John Mauldin‘s latest newsletter, entitled This Way Be Dragons (Thoughts from the Frontline), tackles the big problem that the bulls don’t want to think about yet: How will the $1.2 trillion deficit we’ve got in the oven ever be paid off?
While Obama gives lip service to cutting the deficit in half, his actual budget increases it over the next 10 years. As I have been writing for some time, this is a very dangerous path. And it is one that the bond market seems to be concerned about, as interest rates are rising, even on mortgages that the Federal Reserve is buying in massive quantities in its effort to hold down rates and stimulate the housing market.
He lays out three basic scenarios, none of which are very encouraging.
On the table, Mauldin observes, we could see anything from a Value-Added Tax (call one of your European friends about that), a huge tax on the rich, health care benefit taxation, and even a little help from massive inflation. Certain items are virtually certain to be eliminated, like the Iraq War‘s annual expense and the Bush tax cuts.
Unfortunately, the Democratic-controlled congress has major health care initiatives and programs in the works that, as Mauldin posits, are almost certain to run over their budgets.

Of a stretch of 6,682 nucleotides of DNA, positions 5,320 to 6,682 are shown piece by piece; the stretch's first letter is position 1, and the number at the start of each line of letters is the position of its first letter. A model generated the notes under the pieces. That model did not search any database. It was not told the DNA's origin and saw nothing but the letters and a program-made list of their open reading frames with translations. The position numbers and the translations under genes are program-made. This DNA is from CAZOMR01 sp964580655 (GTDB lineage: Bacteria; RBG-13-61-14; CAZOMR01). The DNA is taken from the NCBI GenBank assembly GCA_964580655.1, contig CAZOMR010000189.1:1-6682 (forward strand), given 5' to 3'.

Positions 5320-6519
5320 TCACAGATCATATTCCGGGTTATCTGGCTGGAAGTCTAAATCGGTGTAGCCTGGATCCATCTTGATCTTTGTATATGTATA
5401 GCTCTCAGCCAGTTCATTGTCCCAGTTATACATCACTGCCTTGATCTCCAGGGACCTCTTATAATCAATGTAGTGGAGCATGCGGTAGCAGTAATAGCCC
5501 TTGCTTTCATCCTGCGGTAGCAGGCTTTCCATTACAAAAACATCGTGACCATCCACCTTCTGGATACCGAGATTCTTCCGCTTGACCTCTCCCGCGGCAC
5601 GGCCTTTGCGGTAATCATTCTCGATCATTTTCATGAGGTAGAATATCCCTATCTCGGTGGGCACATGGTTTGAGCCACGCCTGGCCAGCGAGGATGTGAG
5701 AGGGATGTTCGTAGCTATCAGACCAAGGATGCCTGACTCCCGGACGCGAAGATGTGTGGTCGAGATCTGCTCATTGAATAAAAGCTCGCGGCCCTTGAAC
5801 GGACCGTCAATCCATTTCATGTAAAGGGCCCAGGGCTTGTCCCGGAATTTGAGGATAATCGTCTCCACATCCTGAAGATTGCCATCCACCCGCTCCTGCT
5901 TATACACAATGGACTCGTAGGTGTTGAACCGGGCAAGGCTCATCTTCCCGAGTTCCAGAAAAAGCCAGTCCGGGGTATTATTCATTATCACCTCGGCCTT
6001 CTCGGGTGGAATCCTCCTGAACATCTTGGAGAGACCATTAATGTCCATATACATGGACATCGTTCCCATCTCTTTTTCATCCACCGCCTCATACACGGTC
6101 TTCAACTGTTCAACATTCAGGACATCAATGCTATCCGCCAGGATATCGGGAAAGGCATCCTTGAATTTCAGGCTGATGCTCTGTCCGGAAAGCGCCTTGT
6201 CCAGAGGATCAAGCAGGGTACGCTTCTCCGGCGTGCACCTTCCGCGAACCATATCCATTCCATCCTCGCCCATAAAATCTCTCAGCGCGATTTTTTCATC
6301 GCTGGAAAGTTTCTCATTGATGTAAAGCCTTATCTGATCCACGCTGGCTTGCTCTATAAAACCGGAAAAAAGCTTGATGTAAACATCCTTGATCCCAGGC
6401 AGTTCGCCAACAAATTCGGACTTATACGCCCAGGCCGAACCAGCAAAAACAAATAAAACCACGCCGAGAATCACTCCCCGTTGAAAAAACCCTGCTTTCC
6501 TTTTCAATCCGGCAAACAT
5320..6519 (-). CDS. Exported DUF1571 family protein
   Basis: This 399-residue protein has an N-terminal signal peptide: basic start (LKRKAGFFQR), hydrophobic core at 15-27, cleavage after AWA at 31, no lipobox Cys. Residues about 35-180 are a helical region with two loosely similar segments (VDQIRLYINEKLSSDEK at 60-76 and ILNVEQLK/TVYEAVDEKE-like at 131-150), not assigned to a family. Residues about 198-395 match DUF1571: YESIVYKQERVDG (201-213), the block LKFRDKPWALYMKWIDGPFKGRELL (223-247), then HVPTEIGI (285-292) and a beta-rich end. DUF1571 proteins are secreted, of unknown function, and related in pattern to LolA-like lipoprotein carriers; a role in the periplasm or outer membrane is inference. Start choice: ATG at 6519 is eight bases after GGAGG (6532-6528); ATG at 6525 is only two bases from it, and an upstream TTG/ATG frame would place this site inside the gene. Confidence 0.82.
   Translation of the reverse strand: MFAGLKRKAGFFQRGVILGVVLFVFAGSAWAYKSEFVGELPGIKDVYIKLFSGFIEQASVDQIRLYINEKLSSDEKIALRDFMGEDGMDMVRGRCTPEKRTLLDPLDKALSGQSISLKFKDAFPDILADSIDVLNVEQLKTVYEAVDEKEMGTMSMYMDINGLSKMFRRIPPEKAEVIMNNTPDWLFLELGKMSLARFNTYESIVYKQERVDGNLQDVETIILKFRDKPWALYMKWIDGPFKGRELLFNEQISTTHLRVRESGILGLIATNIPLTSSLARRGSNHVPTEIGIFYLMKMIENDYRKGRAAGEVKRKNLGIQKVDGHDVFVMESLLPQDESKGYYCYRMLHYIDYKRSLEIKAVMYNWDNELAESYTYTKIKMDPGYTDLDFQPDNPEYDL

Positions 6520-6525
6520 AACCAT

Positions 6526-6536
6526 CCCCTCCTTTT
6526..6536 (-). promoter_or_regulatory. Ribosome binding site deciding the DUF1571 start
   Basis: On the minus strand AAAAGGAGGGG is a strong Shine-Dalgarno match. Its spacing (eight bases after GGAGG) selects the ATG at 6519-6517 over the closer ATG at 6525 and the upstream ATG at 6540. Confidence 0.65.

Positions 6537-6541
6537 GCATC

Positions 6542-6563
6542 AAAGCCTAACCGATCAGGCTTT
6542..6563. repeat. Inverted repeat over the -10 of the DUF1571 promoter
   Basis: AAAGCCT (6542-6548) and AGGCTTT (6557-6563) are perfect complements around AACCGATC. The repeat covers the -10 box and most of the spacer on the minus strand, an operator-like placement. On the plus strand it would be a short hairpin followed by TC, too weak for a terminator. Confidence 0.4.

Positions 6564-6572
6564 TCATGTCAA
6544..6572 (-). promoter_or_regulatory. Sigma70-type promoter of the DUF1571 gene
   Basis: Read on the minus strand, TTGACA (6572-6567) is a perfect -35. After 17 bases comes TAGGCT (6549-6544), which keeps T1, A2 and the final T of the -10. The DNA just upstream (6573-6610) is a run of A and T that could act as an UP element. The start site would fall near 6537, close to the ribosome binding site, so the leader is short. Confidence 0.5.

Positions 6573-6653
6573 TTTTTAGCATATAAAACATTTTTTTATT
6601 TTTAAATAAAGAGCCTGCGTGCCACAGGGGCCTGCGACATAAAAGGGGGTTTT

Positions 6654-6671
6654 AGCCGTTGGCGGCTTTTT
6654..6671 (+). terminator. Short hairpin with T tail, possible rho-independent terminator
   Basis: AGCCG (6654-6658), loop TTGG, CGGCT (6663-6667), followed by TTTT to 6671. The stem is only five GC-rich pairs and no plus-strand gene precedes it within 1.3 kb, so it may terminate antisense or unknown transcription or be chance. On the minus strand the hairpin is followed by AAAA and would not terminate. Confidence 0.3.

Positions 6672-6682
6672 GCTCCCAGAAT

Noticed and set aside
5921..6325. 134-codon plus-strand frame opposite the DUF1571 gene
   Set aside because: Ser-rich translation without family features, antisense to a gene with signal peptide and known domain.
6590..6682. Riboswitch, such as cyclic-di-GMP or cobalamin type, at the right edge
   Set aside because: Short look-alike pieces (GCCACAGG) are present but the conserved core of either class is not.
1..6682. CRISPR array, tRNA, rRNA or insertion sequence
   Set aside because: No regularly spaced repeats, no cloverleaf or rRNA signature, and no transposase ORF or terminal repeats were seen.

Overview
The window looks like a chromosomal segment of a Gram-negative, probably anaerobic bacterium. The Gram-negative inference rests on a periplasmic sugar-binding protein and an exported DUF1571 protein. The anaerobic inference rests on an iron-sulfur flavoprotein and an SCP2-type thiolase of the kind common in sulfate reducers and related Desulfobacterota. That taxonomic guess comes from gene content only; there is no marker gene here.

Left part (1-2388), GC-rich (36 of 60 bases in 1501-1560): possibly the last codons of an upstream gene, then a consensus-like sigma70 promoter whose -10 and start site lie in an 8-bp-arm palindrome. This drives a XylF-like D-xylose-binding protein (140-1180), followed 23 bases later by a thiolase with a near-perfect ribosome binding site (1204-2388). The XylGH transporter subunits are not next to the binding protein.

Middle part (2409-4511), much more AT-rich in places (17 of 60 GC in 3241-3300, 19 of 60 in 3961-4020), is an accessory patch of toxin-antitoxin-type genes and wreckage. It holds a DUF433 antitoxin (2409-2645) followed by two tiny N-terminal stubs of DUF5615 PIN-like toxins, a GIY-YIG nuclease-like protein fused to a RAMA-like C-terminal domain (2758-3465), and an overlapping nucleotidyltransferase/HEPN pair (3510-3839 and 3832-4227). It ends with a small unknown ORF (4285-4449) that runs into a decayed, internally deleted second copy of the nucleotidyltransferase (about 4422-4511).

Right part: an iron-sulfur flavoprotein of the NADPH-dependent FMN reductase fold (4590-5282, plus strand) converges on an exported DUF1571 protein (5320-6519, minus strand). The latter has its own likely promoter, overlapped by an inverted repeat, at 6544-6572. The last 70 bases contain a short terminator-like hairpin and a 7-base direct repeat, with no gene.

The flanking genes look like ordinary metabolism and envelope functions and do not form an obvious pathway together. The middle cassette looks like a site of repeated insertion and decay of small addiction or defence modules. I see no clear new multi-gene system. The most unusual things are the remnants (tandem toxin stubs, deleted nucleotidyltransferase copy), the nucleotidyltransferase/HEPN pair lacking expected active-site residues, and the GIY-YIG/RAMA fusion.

Under almost any of the plans laid out in the article, investing in growth-ier foreign economies or companies that don’t rely on US consumption and reducing exposure to the US Dollar seem like a good idea. A glance at the performance of gold over the last 2 weeks will show you that Mauldin and Stanford professor John Taylor, whom he quotes, are clearly in the majority in terms of their vision.
Will taxes be raised to growth-crippling levels? Will the Obama administration embrace the VAT concept? Has the trashing of the dollar we’ve seen simply been an appetizer before the main course is served?
Too early to tell which road we’re headed down, but the good news, according to Taylor, is that all is not lost yet:
“The good news,” Taylor concludes, “is that it is not too late. There is time to wake up, to make a mid-course correction, to get back on track. Many blame the rating agencies for not telling us about systemic risks in the private sector that lead to this crisis. Let us not ignore them when they try to tell us about the risks in the government sector that will lead to the next one.”